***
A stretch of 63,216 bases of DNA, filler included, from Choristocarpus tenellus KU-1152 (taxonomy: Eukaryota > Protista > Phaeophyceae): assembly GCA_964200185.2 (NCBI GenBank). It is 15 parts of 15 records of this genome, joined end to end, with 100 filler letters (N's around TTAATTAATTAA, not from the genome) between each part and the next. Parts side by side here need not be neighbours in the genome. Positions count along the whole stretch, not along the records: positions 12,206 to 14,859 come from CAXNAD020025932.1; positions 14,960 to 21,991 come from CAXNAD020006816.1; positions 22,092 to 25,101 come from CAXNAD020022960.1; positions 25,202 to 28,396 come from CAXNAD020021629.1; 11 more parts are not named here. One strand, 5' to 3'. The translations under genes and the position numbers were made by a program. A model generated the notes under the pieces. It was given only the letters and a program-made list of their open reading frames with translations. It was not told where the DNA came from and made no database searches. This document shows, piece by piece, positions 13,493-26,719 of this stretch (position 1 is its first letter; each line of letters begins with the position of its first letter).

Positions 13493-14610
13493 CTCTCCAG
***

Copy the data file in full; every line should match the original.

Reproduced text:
A stretch of 63,216 bases of DNA, filler included, from Choristocarpus tenellus KU-1152 (taxonomy: Eukaryota > Protista > Phaeophyceae): assembly GCA_964200185.2 (NCBI GenBank). It is 15 parts of 15 records of this genome, joined end to end, with 100 filler letters (N's around TTAATTAATTAA, not from the genome) between each part and the next. Parts side by side here need not be neighbours in the genome. Positions count along the whole stretch, not along the records: positions 12,206 to 14,859 come from CAXNAD020025932.1; positions 14,960 to 21,991 come from CAXNAD020006816.1; positions 22,092 to 25,101 come from CAXNAD020022960.1; positions 25,202 to 28,396 come from CAXNAD020021629.1; 11 more parts are not named here. One strand, 5' to 3'. The translations under genes and the position numbers were made by a program. A model generated the notes under the pieces. It was given only the letters and a program-made list of their open reading frames with translations. It was not told where the DNA came from and made no database searches. This document shows, piece by piece, positions 13,493-26,719 of this stretch (position 1 is its first letter; each line of letters begins with the position of its first letter).

Positions 13493-14610
13493 CTCTCCAG